Business professor, chair retires from military reserves after accumulating 35-plus years over 37 total years

Release Date: May 28, 2008


Dr Otto B. SchachtPLAINVIEW – Since May 20, Dr. Otto B. Schacht has had a little more free time on his hands after retiring from a 35-plus year involvement with the U.S. Armed Forces. While his full-time job as professor of business at Wayland Baptist University is not ending, Schacht will definitely spend less time juggling his two lives.

              A native of Lockney, Schacht joined the U.S. Air Force in 1971 shortly after earning his bachelor’s degree in agricultural engineering, serving as a missile systems analyst specialist stationed at Whiteman Air Force Base in Missouri. After an honorable discharge from active duty in 1975, Schacht completed his master’s degree at Central Missouri State University in agriculture technology.

              He remained in the inactive reserves for two years, finally ending his Air Force stint formally in 1977. While in the inactive reserves he pursued the doctorate in agricultural engineering at Texas A&M University in Bryan.  Upon completion of the Ph.D. he began his civilian career in teaching at Texas Tech University.

              His break in military service ended two months after starting at Texas Tech.  Schacht returned to the military in October of 1978 in the U.S. Army Reserves, serving with the 4166th Reserve Forces School in Lubbock a part of the 90th U. S. Army Reserve Command in San Antonio. At this same point in time Schacht began working his way up the educational ladder. He served as an assistant professor at Texas Tech University and then at South Plains College before moving into division leadership at SPC. He came to Wayland as W.A. Mays Professor of Business in 1999 and was named chairman of the Division of Business in 2001.

              All the while, Schacht was also working his way up the military ranks in the Army Reserve. Starting as a Specialist 4, he made Specialist 5 in October of 1979, in October 1980 he received a direct commission to Captain and then made Major in 1987. He was promoted to Lieutenant Colonel in 1994 in the 4166th U.S. Army Reserve Forces School and was named the first Commander of the 5th Battalion (Civil Affairs/Psychological Operations), 95th Regiment, 3rd Brigade (Combat Support), 95th Division (Institutional Training) in Lubbock.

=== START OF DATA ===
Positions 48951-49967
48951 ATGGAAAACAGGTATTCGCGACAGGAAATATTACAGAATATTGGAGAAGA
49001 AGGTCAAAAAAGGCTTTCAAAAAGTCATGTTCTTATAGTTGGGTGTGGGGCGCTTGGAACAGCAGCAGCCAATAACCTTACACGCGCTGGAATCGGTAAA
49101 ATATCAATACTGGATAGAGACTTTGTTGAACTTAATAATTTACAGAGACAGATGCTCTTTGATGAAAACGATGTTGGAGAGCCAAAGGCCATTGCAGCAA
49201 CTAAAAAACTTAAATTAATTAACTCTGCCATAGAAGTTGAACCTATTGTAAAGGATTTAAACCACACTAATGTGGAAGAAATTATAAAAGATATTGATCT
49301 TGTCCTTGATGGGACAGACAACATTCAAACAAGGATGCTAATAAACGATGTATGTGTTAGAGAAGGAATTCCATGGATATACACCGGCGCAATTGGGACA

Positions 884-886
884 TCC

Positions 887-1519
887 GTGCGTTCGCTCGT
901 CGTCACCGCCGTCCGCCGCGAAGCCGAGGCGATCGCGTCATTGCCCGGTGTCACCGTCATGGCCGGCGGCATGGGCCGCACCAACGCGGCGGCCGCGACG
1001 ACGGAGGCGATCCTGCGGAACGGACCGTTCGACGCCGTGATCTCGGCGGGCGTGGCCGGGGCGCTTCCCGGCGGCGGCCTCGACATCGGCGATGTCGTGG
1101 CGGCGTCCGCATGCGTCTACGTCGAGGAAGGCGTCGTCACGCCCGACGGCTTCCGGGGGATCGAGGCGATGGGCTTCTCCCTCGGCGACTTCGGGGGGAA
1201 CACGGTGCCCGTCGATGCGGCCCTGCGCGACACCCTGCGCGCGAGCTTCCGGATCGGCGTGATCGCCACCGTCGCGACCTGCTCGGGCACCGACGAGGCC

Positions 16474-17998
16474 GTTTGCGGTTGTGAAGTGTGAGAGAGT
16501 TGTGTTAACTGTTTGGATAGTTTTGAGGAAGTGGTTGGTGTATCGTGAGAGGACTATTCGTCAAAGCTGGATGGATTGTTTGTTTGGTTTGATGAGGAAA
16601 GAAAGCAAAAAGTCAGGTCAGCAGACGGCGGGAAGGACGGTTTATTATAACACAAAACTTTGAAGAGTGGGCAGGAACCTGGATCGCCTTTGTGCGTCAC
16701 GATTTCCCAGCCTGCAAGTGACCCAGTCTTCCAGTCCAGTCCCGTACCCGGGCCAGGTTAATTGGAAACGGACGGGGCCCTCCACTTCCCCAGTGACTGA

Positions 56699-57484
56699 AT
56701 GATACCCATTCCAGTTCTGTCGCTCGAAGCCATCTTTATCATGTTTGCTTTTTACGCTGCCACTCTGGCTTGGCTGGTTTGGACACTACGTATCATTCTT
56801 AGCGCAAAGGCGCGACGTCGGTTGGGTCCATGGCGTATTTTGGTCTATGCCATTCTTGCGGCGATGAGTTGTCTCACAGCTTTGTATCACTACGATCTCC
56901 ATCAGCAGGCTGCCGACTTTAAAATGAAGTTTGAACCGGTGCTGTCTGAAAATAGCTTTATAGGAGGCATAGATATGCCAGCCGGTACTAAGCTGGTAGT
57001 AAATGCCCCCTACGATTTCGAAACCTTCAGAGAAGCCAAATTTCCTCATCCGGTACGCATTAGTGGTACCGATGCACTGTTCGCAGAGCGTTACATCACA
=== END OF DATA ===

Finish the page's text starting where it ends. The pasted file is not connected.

In 1999, the Army transferred him to the 95th Division (Institutional Training) Headquarters in Oklahoma City, where he served as Assistant Deputy Chief of Staff, Operations. With the promotion to Colonel in 2000, Schacht assumed the role of Deputy Chief of Staff, Logistics.  In October 2002 he was named Commander of the 3rd Brigade (Combat Support), 95th Division (Institutional Training) in Tulsa.

              As he retires, Schacht’s final assignment brings him almost full circle, ending his military career in the same state where he began: Missouri. Since August 2005, he has served as Executive Officer to the Deputy Commanding General, Army Reserve, for Training and Mobilization at the Maneuver Support Center and Fort Leonard Wood, Mo.

              A juggling act was a perfect metaphor for Schacht as he led his two lives and helped raise his family. Having supportive employers helped immensely, he noted, and it didn’t hurt that most were connected to the military themselves.